Longer luxury: Mercedes-Maybach panders to plutocrats

Chris Davies - Nov 19, 2014, 1:11 pm CST
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Longer luxury: Mercedes-Maybach panders to plutocrats

Mercedes-Benz promised Germanic excess when it resurrected the Maybach name (again), and it hasn’t stinted on that, with the new Mercedes-Maybach S-Class ramping up the tech, the luxe, and the sheer scale here at the LA Auto Show 2014. Tellingly revealed both in LA and Bejing, the new limo is resolutely targeted at those who are driven rather than who take the wheel themselves, stretched 207mm over the regular long-wheelbase S-Class, and with the majority of that space devoted to the rear-seat passengers and their new, uber-flexible seats.

Compared to the regular S-Class long-wheelbase, the rear doors are actually a little shorter on the Maybach version. However, the rear seats are pushed back in the car’s body, meaning rear seat passengers feel more cosseted, while the higher roofline means their headroom increases by more than a centimeter.

Kneeroom, meanwhile, is almost doubled. Standard are the new executive seats, which have separately adjustable backrests and cushions, and can be reclined from 19 degrees for comfortably working, to 43.5 degrees, for sleeping.

Tick the right options boxes, however, and you can throw in multicontour seats with even more adjustment, and hot-stone style massaging. Between them, there’s a center console with Peltier heated/cooled cup holders and optional fold-out work tables, while the rear also gets an entirely separate HVAC system with a variety of extra nozzles.

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Mercedes-Maybach will even offer a special Agarwood perfume option, an exclusive scent for the interior of the car. That we’re not so sure about, but the fact that the rear accommodation is the quietest for any sedan in the world is appealing.

Hand-stitched leather, an analog clock contributed by watchmaker IWC, wood and chrome elements to the cabin, and fiber-optic lighting are all used to make sure the interior is a little more special than you’d find in a regular S-Class.

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Outside, the grille is updated with three chromed double-louvres, and there’s more chrome on the sides and rear of the car. Maybach badging is more subtle than when the brand was a standalone affair, and the paint finishes are done by hand in Mercedes’ Sindelfingen plant.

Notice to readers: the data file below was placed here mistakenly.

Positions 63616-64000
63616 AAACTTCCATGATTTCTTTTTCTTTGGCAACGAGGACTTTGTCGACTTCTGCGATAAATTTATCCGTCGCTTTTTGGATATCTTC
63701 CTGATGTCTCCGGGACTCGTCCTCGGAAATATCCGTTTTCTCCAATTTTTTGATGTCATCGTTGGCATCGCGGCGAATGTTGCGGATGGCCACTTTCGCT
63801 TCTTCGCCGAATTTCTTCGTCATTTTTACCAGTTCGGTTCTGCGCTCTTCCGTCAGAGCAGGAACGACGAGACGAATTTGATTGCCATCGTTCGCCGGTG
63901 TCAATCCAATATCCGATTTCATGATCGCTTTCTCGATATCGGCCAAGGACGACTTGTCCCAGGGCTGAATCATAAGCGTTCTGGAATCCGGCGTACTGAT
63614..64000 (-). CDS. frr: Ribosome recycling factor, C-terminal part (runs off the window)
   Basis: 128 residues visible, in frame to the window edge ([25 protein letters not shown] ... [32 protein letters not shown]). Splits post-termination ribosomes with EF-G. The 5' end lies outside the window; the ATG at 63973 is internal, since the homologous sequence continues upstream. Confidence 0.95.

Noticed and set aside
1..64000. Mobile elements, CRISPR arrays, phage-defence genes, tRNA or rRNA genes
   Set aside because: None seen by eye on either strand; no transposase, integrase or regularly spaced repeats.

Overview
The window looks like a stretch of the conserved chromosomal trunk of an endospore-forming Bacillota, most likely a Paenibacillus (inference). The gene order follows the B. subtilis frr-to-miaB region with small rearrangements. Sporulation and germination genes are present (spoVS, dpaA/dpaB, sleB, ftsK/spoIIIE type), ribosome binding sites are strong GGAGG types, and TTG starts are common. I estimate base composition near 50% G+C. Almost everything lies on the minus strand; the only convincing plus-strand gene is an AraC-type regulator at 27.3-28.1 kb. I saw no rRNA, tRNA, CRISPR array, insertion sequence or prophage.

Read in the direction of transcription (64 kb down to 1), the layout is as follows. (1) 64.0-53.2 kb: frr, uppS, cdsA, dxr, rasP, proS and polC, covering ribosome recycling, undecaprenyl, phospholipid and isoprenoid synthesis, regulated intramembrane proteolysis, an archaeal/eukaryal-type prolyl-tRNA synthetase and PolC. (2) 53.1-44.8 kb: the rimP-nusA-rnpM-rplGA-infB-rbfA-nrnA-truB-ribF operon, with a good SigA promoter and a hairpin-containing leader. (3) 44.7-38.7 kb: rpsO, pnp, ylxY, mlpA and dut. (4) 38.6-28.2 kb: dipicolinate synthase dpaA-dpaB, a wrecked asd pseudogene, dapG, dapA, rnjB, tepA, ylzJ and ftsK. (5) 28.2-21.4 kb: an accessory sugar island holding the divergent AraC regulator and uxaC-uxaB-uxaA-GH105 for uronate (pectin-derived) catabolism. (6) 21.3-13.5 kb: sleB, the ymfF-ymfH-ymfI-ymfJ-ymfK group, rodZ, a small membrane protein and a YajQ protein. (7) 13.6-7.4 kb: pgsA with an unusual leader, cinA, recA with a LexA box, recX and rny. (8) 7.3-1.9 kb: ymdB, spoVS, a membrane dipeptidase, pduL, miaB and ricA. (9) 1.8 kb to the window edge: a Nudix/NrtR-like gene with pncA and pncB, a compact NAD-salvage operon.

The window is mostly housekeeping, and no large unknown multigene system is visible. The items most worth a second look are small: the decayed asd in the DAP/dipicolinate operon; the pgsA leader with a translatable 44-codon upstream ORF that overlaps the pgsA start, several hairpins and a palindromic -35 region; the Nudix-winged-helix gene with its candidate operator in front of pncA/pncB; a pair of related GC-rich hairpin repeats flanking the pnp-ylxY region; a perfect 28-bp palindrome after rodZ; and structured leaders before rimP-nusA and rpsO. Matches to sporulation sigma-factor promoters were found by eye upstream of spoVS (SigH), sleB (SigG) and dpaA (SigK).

Tech isn’t in short supply. There’s HD Voice Bluetooth for calls on compatible networks, and an intercom system to allow rear passengers and their chauffeur to communicate without shouting. A Burmester 3D surround sound system packs 1540 W and 24 speakers, each with its own amplifier: the tweeters are even motorized, swiveling out from the rear doors to better face the occupants.

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A “beltbag” system adds airbags to the seatbelts, and there are motorized seatbelt buckle extenders and even sensors all around the car to help it decide which airbags and other safety systems to engage in the case of a crash.

For the driver, there’s either the V8 S 500 with a 5-liter, 455 HP engine and 516 lb-ft of torque, or the V12 S 600, squeezing 530 HP and 612 lb-ft of torque from its 6-liter engine. Both run 0-62 mph in 5s and are limited to 155 mph.

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The Mercedes-Maybach name won’t just be assigned to a single model, the company says, but start off a new sub-brand, doing for luxury what Mercedes-AMG does for performance. The first models will show up in February 2015, the S 600 and S 500, while the S 500 4MATIC will follow on in June 2015.

The S 600 will be priced from $200,000, though the options list will likely inflate that considerably with just a few ticks.



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